Searching for the potters behind the pots: re-examining the Tell Ahmar Neo-Assyrian ceramic assemblage


  • Andrew Jamieson Author



Tell Ahmar, Neo-Assyrian pottery, pottery technology, Syria, pots and potters


Ceramic studies have been crucial to the development of archaeology. This paper is concerned with a re-examination of the pottery, and the potters, of Tell Ahmar (ancient Til Barsib), Syria. It focuses on the ceramics from the Australian excavations in the Middle City (Area C), especially the more than 250,000 items from the 7th-century BCE Neo-Assyrian Stratum 2. The Stratum 2 assemblage was readily grouped into seventeen ware types. The various wares reflect different production systems: some hand-made products were manufactured locally, possibly by individual households; other wares, characterised by high rates of uniformity, were probably produced by large-scale, centralised pottery industries; another ware group exhibits considerable investment in the application of different surface treatments, indicating specific uses. The Area C assemblage provides a rare opportunity to examine a large and relatively complete well-dated corpus. Observations and explanations relating to the technology of preparing, forming, decorating, and firing these ceramic vessels casts light on the circumstances of their manufacture and, in turn, on the potters behind the pots of the Neo-Assyrian Empire.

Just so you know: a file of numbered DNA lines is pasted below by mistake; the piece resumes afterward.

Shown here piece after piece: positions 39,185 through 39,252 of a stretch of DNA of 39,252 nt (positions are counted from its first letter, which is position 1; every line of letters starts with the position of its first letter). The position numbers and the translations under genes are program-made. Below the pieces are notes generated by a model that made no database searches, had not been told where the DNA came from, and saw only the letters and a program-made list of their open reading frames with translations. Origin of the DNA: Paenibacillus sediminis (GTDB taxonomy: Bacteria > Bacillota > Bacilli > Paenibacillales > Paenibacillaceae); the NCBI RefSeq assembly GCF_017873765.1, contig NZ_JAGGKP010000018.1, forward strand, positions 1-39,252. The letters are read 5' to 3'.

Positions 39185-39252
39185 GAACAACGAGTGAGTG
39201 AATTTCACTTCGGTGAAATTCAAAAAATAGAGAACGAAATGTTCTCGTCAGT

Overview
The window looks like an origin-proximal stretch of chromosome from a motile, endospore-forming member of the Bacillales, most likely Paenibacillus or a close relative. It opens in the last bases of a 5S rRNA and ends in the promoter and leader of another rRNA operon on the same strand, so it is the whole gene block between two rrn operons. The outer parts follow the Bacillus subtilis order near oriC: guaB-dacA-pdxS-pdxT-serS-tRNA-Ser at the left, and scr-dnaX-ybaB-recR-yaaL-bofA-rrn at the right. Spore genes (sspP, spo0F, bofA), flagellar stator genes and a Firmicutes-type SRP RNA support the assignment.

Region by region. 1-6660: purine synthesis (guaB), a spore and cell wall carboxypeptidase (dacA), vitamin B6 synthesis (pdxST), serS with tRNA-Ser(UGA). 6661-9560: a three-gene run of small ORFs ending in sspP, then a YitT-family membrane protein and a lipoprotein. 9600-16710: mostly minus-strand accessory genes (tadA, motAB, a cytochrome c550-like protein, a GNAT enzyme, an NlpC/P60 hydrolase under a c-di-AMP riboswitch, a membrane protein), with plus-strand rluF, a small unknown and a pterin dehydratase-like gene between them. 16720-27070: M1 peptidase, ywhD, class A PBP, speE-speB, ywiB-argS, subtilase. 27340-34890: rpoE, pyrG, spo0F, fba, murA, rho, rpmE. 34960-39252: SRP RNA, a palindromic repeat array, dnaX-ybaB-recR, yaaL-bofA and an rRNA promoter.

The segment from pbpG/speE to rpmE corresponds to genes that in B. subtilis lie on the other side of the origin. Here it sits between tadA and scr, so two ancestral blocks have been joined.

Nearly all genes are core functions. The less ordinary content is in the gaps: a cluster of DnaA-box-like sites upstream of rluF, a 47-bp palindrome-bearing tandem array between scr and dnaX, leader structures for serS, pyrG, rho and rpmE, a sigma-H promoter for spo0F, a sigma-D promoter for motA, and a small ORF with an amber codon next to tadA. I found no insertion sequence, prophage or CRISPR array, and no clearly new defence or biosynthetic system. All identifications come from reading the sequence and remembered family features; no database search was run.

How to Cite

Jamieson, Andrew. 2024. “Searching for the Potters Behind the Pots: Re-Examining the Tell Ahmar Neo-Assyrian Ceramic Assemblage”. Buried History: The Journal of the Australian Institute of Archaeology 59 (March): 29–42.